Benjamin Powell

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This article is about the economist. For the Australian motorcycle speedway rider, see Ben Powell. For the African-American jazz trombonist, see Benny Powell. For the American comic book author and businessman, see Benny R. Powell.

Benjamin W. "Ben" Powell (born 1978) is the director of the Free Market Institute at Texas Tech University and Senior Fellow at the Independent Institute, a libertarian think tank in the United States.[1][2]


Early life[edit]

Benjamin Powell received a Ph.D. in economics from George Mason University.


He formerly held positions at Suffolk University, San Jose State University, the Mercatus Center, and the American Institute for Economic Research.[2] He now teaches at Texas Tech University.



Powell's academic interest in sweatshops dates back to at least 2004, when he wrote a working paper along with David Skarbek for the Independent Institute looking at how sweatshop jobs compared with the other jobs available to people who took them.[3] The working paper was later published as an article for the Journal of Labor Research.[4] Powell also wrote an article for Human Rights Quarterly, responding to the argument by Arnold and Hartman (2006) that activists should encourage sweatshop employers to voluntarily work toward improving the conditions of sweatshop workers.[5] Powell has since written journal articles on sweatshops for the Journal of Business Ethics[6] and Comparative Economic Studies[7] and has also written about sweatshops based on his research in other venues, such as EconLib,[8] Forbes,[9] Christian Science Monitor,[10] and Dallas Morning News.[11] He has also summarized his arguments in a 3-minute video for LearnLiberty.[12] Powell's forthcoming book Out of Poverty builds on his deacde of research on the subject.[13]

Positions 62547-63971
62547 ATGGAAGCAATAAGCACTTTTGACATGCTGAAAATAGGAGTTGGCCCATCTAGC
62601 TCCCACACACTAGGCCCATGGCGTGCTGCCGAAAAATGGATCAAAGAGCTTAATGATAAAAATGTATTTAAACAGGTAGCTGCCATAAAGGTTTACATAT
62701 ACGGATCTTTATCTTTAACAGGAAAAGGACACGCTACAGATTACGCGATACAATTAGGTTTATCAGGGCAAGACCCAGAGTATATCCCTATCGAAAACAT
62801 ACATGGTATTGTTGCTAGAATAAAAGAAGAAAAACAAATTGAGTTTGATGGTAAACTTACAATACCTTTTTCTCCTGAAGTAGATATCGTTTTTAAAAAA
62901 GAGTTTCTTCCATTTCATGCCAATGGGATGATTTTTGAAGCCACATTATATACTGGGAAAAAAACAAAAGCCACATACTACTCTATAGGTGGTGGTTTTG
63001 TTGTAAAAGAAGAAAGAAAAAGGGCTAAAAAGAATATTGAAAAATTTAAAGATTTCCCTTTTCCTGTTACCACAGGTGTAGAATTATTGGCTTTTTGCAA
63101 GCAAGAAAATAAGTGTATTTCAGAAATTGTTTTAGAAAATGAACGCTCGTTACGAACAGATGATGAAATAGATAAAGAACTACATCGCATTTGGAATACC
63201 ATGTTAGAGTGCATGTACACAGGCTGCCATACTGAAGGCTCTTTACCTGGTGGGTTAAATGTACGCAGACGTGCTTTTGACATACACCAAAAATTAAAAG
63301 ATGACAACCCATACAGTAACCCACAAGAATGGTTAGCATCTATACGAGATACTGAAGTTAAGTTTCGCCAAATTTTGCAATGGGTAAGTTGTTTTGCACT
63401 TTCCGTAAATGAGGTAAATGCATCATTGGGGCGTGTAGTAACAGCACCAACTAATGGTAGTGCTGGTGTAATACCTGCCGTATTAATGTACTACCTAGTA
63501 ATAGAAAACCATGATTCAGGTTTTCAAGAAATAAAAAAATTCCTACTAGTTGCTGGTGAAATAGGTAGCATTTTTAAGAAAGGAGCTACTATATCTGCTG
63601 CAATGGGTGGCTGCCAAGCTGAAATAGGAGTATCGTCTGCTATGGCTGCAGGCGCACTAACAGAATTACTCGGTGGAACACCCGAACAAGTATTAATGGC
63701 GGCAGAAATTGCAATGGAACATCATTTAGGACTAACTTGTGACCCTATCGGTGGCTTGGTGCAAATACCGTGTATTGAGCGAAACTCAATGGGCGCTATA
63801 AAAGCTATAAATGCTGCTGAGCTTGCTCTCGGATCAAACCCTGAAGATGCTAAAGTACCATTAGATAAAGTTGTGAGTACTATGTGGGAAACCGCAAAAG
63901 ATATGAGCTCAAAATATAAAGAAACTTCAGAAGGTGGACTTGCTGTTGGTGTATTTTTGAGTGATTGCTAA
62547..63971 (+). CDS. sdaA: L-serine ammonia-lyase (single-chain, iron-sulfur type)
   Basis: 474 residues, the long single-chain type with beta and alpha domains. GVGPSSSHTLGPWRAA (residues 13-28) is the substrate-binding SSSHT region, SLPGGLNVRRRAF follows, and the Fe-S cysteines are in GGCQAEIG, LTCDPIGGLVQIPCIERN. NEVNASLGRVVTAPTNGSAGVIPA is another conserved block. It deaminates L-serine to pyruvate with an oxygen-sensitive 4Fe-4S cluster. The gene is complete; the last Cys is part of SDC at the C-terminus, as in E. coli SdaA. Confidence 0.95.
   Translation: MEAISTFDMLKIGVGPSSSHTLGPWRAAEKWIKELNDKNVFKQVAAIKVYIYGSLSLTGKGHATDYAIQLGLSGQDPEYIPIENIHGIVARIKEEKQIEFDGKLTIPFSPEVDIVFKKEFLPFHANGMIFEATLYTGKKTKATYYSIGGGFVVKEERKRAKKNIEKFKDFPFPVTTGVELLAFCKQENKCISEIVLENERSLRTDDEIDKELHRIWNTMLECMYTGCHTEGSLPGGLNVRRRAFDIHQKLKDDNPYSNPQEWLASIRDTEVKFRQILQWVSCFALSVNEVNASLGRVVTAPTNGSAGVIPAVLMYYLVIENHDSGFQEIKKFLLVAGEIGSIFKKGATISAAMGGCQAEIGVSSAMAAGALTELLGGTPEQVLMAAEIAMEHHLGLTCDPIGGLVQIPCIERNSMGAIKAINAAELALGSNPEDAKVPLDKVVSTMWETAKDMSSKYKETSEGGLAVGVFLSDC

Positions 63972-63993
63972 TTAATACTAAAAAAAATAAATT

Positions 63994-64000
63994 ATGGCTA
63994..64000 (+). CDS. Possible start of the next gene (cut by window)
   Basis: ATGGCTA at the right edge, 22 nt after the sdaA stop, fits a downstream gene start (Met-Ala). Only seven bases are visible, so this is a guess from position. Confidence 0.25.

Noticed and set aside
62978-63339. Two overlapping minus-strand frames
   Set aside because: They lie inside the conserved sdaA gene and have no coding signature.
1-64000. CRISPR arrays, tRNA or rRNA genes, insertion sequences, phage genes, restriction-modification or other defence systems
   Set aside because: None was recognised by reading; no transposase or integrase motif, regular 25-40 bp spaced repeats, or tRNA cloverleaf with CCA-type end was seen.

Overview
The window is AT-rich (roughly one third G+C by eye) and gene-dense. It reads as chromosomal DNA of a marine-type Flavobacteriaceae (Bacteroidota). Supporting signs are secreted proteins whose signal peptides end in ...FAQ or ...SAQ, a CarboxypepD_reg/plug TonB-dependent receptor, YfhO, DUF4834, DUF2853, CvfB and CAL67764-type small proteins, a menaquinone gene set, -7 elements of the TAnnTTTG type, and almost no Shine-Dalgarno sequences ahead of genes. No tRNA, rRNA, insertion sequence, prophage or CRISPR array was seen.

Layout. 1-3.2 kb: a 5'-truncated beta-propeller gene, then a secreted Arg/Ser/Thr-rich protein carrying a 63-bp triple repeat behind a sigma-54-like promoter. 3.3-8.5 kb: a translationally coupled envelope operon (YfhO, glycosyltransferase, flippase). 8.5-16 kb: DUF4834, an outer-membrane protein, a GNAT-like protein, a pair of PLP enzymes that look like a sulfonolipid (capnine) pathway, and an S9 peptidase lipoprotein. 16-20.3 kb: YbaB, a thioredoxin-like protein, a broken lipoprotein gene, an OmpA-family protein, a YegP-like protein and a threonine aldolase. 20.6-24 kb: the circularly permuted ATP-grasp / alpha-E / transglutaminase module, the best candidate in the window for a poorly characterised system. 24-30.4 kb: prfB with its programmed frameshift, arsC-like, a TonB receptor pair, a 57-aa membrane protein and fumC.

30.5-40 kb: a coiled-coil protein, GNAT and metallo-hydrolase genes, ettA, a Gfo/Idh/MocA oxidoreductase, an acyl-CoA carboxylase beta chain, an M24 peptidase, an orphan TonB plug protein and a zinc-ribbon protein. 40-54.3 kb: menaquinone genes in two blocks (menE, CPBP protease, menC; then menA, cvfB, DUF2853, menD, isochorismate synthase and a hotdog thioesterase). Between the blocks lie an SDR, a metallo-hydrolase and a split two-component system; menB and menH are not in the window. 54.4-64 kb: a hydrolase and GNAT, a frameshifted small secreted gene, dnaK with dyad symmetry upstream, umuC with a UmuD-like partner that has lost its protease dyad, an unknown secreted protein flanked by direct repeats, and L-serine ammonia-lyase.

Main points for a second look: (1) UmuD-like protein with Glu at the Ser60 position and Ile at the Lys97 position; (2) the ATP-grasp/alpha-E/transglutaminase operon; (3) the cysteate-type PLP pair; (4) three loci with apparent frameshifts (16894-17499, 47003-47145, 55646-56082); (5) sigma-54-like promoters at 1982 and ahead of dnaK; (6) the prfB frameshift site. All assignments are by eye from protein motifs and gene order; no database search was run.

Powell has been interviewed about the subject by The Freeman, the magazine of the Foundation for Economic Education.[14] Powell's work on sweatshops has been reviewed by Elise Amyx at the Values & Capitalism blog,[15] John Miller at TripleCrisis,[16] and Kevin Carson at the Center for a Stateless Society.[17]

Economic and political systems[edit]

Powell has studied the economics of anarchy. He wrote a journal article along with Ryan Ford and Alex Nowrasteh comparing Somalia before and after it transitioned to anarchy,[18] that also served as a basis for a number of shorter pieces by him about Somalia and anarchy for more mainstream audiences.[19][20][21] Powell's work has been discussed and cited by Tom Woods,[22] Arnold Kling,[23] and Peter Leeson.[24]

Powell has also co-authored with Edward Stringham a paper on public choice theory and its implications for the economics of anarchy.[25]


Powell has edited two book volumes, published in 2007 and 2009 respectively, and is the author of a book scheduled for release in February 2014.[26]

Making Poor Nations Rich[edit]